KENNEDY SPACE CENTER, Fla. – Similar to the space shuttle program days, NASA astronauts Doug Hurley and Bob Behnken flew from Houston to NASA’s Kennedy Space Center Wednesday, marking the beginning of an exciting week of launch preparations ahead of the first astronaut spaceflight from Florida in nine years.
Both Hurley and Behnken have spent plenty of time at KSC preparing for the May 27 launch on SpaceX’s Crew Dragon and Falcon 9 but their arrival set in motion a series of events and fanfare the Space Coast hasn’t seen in years. It’s reminiscent of the space shuttle program but also very different.
The historic launch is coming in the midst of a pandemic, which means NASA is limiting the number of news media on site. The typical astronaut interviews were with a smaller press pool and held virtually due to the coronavirus.
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The astronauts traveled in NASA’s Gulfstream aircraft from Ellington Field near NASA’s Johnson Space Center in Houston departing around 2:30 p.m. and arriving at KSC a little after 4 p.m.
A new era in human spaceflight begins now!— Johnson Space Center (@NASA_Johnson) May 20, 2020
Our hometown heroes, @Astro_Doug and @AstroBehnken, leave Ellington Field in Houston and are officially on their way to @NASAKennedy ahead of #LaunchAmerica on May 27!
We are with you every step of the way. Safe travels and godspeed! 🙏 pic.twitter.com/1EoolI3XNH
Hurley was one of the last NASA astronauts to make that same trip in 2011 for the last space shuttle launch.
He described Kennedy Space Center as “home away from home” because both astronauts spent a lot of time there during the space shuttle program. At that time, KSC Director Bob Cabana, a former astronaut, was head of the NASA astronaut office.
“I happen to have been one of the four astronauts that landed here almost nine years ago in T-38s on the Fourth of July in 2011 to close out the space shuttle program so it’s incredibly humbling to be here to start out the next launch from the U.S." Hurley said.
The jet touched down on the former space shuttle runway, now called the Launch and Landing Facility, where NASA Administrator Jim Bridenstine and Cabana greet them but not with handshakes, the administrator noted.
The astronauts answered a few questions on the runway describing how they adapted their training and launch preparations amid the coronavirus pandemic.
In his remarks, Bridenstine did not address the changes at the NASA human spaceflight office. On Monday, Doug Loverro, the head of the Human Exploration and Operations Mission Directorate, stepped down. A surprising move so close to the launch.
Bridenstine said the launch is a “bright light” for the world right now amid the pandemic.
“This is a tough time in American history. It’s a tough time in world history but it is not unique to the times that we saw in the 1960s," Bridenstine said. "We had a war raging in Vietnam, we had protests, we had civil rights abuses and protests. We had division in this country in the lives of which we have never seen before and at the same time NASA was able to unite - not just the U.S.-- but unite the world in this very unique moment when we saw Neil Armstrong land on the moon.”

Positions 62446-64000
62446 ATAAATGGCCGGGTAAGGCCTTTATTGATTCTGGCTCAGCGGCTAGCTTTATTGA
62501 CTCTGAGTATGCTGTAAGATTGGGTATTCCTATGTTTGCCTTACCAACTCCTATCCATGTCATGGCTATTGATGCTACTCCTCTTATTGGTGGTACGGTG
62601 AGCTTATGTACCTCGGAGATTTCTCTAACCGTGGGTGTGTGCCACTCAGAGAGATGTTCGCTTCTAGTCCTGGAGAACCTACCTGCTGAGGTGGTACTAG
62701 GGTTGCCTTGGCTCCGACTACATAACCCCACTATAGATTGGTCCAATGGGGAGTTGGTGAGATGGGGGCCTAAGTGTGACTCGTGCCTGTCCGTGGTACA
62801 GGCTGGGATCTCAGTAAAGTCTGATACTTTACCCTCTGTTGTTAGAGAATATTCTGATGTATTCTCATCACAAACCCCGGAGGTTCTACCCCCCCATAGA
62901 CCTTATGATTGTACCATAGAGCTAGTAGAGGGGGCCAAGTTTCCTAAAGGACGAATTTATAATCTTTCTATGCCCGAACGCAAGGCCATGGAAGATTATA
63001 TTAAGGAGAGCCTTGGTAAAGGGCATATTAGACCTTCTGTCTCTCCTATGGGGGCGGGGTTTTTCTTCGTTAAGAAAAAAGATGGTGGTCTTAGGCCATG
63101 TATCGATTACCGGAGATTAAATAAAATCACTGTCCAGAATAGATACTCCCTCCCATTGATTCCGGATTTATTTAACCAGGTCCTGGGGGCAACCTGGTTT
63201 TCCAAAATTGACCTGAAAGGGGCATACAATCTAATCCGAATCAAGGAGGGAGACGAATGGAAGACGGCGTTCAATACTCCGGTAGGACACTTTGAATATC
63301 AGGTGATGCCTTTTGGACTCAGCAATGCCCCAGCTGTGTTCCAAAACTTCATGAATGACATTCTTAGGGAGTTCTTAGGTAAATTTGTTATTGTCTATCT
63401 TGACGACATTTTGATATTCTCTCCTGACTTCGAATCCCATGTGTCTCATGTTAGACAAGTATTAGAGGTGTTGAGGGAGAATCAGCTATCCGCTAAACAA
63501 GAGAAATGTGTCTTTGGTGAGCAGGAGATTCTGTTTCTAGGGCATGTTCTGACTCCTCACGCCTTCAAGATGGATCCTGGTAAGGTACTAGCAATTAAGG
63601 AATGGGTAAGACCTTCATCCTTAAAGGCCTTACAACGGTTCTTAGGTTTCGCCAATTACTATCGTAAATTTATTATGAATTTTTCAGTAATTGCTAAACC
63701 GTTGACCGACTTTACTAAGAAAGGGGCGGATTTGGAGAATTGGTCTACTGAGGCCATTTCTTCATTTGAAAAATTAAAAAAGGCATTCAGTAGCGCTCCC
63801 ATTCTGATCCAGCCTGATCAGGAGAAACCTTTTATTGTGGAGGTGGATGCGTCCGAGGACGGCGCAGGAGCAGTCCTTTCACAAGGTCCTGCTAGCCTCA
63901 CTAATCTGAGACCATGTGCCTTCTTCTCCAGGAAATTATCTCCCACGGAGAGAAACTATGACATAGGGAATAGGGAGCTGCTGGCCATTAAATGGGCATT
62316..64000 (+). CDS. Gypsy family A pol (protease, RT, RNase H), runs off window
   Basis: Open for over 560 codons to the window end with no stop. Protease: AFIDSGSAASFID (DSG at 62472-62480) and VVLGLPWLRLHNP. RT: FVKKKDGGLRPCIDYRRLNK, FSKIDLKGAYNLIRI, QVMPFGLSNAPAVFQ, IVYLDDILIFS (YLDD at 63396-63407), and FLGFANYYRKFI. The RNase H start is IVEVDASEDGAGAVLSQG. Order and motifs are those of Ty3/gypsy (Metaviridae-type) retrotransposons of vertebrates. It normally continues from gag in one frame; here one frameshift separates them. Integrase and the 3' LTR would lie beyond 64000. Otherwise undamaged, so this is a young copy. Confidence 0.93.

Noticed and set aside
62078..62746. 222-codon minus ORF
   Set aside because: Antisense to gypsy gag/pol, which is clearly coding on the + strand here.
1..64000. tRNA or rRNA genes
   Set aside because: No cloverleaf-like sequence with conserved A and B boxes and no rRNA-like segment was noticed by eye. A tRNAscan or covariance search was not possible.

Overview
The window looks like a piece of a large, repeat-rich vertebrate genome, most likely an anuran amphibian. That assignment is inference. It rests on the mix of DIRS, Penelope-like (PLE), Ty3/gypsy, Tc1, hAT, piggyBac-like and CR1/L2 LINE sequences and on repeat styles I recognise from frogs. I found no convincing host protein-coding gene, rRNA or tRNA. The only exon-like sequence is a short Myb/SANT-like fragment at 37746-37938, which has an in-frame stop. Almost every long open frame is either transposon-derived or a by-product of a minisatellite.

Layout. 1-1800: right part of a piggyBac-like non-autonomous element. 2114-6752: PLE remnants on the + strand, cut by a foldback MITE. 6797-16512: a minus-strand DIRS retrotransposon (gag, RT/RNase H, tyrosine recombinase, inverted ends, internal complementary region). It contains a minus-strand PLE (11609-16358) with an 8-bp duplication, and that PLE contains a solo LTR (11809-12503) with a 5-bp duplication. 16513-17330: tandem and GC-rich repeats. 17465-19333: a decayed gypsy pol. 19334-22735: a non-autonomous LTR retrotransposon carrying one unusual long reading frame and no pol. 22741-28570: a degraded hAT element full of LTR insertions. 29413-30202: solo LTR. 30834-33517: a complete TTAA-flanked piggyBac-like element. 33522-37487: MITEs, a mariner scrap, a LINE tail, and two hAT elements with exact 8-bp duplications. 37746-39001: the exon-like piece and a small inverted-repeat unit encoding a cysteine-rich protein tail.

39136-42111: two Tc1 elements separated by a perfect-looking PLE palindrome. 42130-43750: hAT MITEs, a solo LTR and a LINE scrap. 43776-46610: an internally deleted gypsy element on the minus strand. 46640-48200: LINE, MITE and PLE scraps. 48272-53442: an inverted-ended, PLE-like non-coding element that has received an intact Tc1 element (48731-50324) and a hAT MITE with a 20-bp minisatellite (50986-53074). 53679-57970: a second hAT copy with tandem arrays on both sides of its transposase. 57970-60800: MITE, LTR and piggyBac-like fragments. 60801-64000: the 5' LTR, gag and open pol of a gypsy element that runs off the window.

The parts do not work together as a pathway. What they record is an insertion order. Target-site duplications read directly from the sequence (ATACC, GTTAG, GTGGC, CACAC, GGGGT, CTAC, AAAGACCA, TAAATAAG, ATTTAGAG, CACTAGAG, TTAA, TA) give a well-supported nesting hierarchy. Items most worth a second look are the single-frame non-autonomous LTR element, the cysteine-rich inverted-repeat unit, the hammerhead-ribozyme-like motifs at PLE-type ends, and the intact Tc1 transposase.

Prior to their launch, the astronauts families will come to Florida where they will be able to spend time with them at KSC’s Conference Center, also known as the beach house. Both astronauts have young sons and met their wives in astronaut training. The families have been observing quarantines to be able to spend time with the astronauts before liftoff, Behnken said.
On Saturday, Hurley, Behnken and the rest of the Demo-2 mission crew will run through a launch dress rehearsal. This is also similar to the space shuttle program but, again, will look very different.
The astronauts will wear new SpaceX flight suits and ride a Tesla Model X to launchpad 39A at KSC. Once at the launch pad, they will take an elevator up to the white room where they will prepare to step into their ride to the International Space Station: the Crew Dragon, atop the Falcon 9 rocket.
Hurley and Behnken will do this all again a week from Wednesday when they launch in the Crew Dragon spacecraft at 4:33 p.m.
NASA astronaut Chris Cassidy is the only U.S. crew member on the space station right now and looking forward to having Behnken and Hurley join him.
“He’s looking forward to seeing our ugly mugs onboard space station,” Hurley said of an email Cassidy sent them this week. “But it’s exciting because we know Chris very well."
Cassidy flew on previous missions with Hurley, along with his wife, astronaut Karen Nyberg.
Once they arrive in Crew Dragon, they will stay anywhere between one and four months depending on when the next Crew Dragon launch can happen, according to Hurley.
Stay with News 6 and ClickOrlando.com for updates as American astronauts launch from Florida’s Space Coast once again.